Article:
“The agency’s very first public loan to the palm oil industry was to an oil palm afforestation company, Daesang Holdings, in 2008. In total, 3.8 billion-won (around US$3.2 million) was financed for a bioenergy afforestation project in Indonesia,” explained Shin Gun-seop, an administrative officer at Korea Forest Service’s Overseas Resources Development Office.

Between 2010 and 2019, Korea Forest Service provided 40.1 billion won (around US$33 million) to plant oil palms in around 24,000 hectares, mostly in Indonesia, according to Shin. Daesang Holdings, LG International Corp., Kodeco, and JC Chemical were some of the recipients of these public loans.

Livelihoods destroyed

The expansion of South Korean palm oil companies has put indigenous communities’ livelihoods at risk, many of whom had been displaced from their forest land in the past.

“My concern is that the presence of Korindo and Posco International in Papua will further widen gaps and deepen injustices in Papua where big business take everything and the local community is left with empty hands. For most indigenous Papuans, forests are their supermarkets, banks, hospitals and sacred places. Massive forest conversion means they lose their livelihoods,” said Angky Samperante from the Papuan rights group Yayasan Pusaka. His team has been struggling to protect the rights of indigenous peoples and the environment of Papua against Korean palm oil companies since 2010.

A family from the Kowin Marind tribe whose land has been affected by deforestation to make way for a Korindo plantation in Papua (Image: Mighty Earth)

The Forest Stewardship Council (FSC) has been closely monitoring Korindo’s operations since complaints against its destructive practices and human rights violations were first made by Mighty Earth in 2017, but has stopped short of stripping it of its sustainability certification. Korindo Group published a statement on its website in July 2019 saying it rejected complaints that it was involved in illegal forest fires but agreed to work with FSC to improve its standards.

The Korean palm oil industry has been linked with the suffering of indigenous communities in Indonesia from the start. Korindo Group started the first “Korean” palm oil business in Merauke, Papua province, in 1995. There the Marind and Mandobo peoples had already been forced from their customary forest by the central government’s development plan in the early 1970s. PT. Tunas Sawa Erma, the palm oil company of Korindo Group, acquired a palm oil business permit in 1997 and by December 2001 had planted palms over 7,800 hectares of land. This set the scene for the next set of large-scale Korean palm oil ventures in Indonesia from 2007.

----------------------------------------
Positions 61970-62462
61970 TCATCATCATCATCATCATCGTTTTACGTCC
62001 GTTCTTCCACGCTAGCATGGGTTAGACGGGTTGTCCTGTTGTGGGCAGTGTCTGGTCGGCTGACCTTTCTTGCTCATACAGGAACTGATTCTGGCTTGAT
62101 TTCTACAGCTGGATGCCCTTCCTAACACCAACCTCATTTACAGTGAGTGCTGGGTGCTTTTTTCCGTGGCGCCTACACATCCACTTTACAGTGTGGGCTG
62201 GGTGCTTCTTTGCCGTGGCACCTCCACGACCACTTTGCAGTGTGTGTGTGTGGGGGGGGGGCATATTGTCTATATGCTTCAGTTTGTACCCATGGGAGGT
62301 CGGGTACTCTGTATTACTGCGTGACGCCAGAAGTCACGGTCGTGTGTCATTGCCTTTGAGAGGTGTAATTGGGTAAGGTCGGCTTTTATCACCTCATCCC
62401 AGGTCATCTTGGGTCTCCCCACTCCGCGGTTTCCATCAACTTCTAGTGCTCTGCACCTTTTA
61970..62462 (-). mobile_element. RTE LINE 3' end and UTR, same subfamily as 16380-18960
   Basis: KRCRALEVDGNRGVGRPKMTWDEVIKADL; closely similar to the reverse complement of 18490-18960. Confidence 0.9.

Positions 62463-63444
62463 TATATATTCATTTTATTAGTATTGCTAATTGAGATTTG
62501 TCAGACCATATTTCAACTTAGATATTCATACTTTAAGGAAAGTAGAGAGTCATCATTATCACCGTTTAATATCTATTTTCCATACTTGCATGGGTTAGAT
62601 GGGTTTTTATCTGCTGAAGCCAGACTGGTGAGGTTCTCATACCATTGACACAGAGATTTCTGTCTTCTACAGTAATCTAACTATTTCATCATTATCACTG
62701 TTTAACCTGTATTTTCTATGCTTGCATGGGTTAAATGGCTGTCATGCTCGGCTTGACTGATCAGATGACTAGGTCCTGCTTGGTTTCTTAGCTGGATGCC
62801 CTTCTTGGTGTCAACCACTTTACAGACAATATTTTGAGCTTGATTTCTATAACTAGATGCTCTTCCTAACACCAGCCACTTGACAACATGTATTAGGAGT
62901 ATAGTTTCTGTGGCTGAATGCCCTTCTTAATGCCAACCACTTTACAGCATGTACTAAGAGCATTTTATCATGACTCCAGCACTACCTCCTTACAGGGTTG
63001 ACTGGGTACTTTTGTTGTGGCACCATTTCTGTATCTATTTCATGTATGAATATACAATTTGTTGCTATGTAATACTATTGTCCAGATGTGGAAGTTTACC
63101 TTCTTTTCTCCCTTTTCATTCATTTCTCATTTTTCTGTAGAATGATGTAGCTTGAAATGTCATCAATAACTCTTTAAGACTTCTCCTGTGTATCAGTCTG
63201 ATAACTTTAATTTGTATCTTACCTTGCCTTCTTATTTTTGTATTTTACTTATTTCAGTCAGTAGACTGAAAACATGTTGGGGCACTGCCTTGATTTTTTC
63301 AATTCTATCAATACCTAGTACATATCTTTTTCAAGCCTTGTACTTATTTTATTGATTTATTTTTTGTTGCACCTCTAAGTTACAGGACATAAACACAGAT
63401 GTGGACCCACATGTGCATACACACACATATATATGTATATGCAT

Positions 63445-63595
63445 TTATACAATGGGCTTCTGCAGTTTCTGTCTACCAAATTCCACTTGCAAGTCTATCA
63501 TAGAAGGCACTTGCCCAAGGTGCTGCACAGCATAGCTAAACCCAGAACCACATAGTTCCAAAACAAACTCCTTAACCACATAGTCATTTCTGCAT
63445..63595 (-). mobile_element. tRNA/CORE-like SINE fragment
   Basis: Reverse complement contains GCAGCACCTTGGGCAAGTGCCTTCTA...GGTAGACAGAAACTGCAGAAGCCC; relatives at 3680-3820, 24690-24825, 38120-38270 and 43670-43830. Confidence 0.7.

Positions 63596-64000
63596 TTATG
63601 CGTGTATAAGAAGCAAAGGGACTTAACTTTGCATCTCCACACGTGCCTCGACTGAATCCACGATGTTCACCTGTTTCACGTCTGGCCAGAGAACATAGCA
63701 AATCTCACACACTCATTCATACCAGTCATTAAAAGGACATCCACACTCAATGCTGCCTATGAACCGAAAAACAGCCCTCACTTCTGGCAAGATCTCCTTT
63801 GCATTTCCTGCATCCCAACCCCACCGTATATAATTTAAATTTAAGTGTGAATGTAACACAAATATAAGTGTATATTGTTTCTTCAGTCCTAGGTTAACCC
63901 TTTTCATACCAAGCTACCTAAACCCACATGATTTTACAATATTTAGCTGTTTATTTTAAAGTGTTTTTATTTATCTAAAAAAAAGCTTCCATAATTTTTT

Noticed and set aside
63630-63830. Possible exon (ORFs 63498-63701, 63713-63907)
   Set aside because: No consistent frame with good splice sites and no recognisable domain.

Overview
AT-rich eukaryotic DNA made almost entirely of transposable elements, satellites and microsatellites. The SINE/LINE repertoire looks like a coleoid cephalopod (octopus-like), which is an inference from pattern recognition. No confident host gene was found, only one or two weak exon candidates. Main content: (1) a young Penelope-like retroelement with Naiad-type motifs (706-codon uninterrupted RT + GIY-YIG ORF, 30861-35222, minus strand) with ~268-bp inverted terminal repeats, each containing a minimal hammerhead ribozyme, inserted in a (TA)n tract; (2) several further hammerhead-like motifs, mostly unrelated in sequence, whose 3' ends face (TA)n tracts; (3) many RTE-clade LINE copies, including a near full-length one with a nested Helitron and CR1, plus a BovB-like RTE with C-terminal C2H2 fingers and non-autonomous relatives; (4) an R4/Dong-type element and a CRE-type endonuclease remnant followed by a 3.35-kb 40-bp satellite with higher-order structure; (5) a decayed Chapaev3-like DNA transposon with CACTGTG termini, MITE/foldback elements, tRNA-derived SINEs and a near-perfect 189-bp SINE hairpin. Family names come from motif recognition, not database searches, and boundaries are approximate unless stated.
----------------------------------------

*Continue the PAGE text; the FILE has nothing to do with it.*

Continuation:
The major players

Apart from Korindo, six other big South Korean companies have become major players in the palm oil industry, financed by public money. Almost US$200 million worth of public funding has been given to these companies to develop over 65,000 hectares of palm oil plantations in Indonesia. These estimates are based on publicly available and verified data from the Korea Forest Service, Export-Import Bank of Korea and the South Korean parliament. And according to an independent investigation by APIL (Advocates for Public Interest Law), almost all of these companies have ongoing land and rights violation conflicts with local communities.

Local advocacy groups have been running a campaign to stop government loans to the palm oil companies in Indonesia since APIL and KFEM (Korean Federation for Environmental Movements) published a report based on their investigation in 2019.

“It’s our tax money going into the industry that is complicit in land grabbing, indigenous people’s rights and labour rights violations. We are pushing Korean export credit agencies to have their own human rights standards to follow when providing a public finance loan to overseas projects like the palm oil industry. It is the government offices’ constitutional responsibility to avoid any human rights violations,” said Chung.

Carbon emissions

Local scientists are also raising their concerns about the government’s growing “carbon debt” given its support for the palm oil industry.

“South Korea has been using a by-product of crude palm oil called Palm Fatty Acid Distillate (PFAD) as a main source of bioenergy. Due to its high carbon intensity and environmental cost, PFAD would not be permitted as a main source of biodiesel in countries like the US and UK,” said Shin Jung-Yull from Korea Energy Agency’s audit division.

According to Shin’s 2018 PhD dissertation, PFAD accounted for 47% of Korea’s biodiesel feedstock in 2015, and emits 5.7 times more greenhouse gases than alternative oils. The European Union plans to phase out palm oil-based transport fuels by 2030, because of the deforestation and higher emissions they cause.

Mounting pressure